Experimental Brain Research

, Volume 147, Issue 2, pp 175–185

Sartorius muscle afferents influence the amplitude and timing of flexor activity in walking decerebrate cats

  • Tania Lam
  • Keir G. Pearson
Research Article

DOI: 10.1007/s00221-002-1236-0

Cite this article as:
Lam, T. & Pearson, K.G. Exp Brain Res (2002) 147: 175. doi:10.1007/s00221-002-1236-0

Abstract.

Recent investigations have demonstrated that afferent signals from hindlimb flexor muscles can strongly influence flexor burst activity during walking and during fictive locomotion in decerebrate cats. We have reported previously that modifying afferent feedback from the sartorius (Sart) muscles by assisting or resisting hip flexion has a marked effect on the magnitude and duration of activity in iliopsoas (IP) as well as the sartorius muscles. The objective of the present investigation was to identify the afferents responsible for these effects by examining, in walking decerebrate cats, the influence of electrically stimulating sartorius afferents on burst activity in the IP and tibialis anterior (TA) muscles. Stimulation of the sartorius nerve at group I strength resulted in an increase in the duration of IP and TA bursts and an increase in the magnitude of IP bursts. The effect on burst durations was only observed at stimulus strengths of 1.6 T and higher. At lower stimulus strengths, there was a strong excitatory effect on IP bursts but no effect on TA bursts. Stimulation of the sartorius nerve at group II strength yielded variable results. When group II stimulation was delivered repeatedly during a walking sequence, the initial response was usually a strong inhibition of burst activity in IP and TA followed by a progressive reduction in inhibition and the emergence in IP of an excitatory response. This observation, together with findings of previous studies, suggests the existence of parallel excitatory and inhibitory pathways from sartorius group II afferents to flexor motoneurons. Taken together, these results support an earlier speculation that feedback from large afferents from the sartorius muscles has a strong influence on the generation of flexor burst activity in walking cats.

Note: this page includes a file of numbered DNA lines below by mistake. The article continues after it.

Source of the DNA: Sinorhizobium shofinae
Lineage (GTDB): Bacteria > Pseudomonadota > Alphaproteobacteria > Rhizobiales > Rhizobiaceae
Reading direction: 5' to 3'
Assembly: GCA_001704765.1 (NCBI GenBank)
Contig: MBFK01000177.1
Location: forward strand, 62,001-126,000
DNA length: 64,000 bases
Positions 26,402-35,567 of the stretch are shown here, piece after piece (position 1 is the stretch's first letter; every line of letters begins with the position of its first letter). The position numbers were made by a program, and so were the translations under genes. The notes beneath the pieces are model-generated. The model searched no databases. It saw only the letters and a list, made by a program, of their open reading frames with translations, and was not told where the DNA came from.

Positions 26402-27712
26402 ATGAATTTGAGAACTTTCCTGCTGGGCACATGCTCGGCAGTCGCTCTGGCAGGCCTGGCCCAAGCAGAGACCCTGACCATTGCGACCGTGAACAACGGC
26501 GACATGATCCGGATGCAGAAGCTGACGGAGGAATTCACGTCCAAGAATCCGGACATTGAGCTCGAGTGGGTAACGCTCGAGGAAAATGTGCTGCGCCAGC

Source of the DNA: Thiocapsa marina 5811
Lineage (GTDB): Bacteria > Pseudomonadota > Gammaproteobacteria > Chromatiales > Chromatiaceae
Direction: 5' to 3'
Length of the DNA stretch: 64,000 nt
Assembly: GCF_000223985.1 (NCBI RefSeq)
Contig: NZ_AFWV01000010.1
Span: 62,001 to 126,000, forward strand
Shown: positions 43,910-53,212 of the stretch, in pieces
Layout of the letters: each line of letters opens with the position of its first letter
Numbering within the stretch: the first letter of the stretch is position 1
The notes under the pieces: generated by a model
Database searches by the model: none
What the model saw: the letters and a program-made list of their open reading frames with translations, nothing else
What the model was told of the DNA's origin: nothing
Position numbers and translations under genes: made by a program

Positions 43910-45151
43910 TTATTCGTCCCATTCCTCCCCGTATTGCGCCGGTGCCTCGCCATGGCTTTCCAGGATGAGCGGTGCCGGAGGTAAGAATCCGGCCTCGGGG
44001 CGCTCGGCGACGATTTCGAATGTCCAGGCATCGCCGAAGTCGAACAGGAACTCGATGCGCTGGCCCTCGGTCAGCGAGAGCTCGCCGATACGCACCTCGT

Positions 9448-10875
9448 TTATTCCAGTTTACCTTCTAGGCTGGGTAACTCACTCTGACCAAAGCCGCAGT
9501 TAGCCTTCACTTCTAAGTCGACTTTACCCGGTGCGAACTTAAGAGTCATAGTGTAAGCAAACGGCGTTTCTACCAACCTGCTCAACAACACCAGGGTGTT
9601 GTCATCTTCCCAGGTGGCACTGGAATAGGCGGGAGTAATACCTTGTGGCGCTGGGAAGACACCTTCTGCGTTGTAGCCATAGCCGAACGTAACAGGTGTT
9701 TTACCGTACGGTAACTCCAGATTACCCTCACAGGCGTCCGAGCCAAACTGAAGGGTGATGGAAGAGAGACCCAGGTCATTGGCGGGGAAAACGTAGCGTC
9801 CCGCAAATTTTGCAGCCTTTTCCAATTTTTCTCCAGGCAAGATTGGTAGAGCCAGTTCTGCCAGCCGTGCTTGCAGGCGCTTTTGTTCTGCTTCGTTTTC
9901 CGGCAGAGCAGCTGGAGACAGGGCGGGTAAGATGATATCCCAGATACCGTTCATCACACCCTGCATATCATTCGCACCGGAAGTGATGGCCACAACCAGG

Locomotion Swing phase Muscle afferents Reflex Cat

Copyright information

© Springer-Verlag 2002

Authors and Affiliations

  • Tania Lam
    • 1
  • Keir G. Pearson
    • 1
  1. 1.University Centre for Neuroscience, 513 HMRC, University of Alberta, Edmonton, AB T6G 2S2, Canada
  2. 2.Department of Physiology, 513 HMRC, University of Alberta, Edmonton, AB T6G 2S2, Canada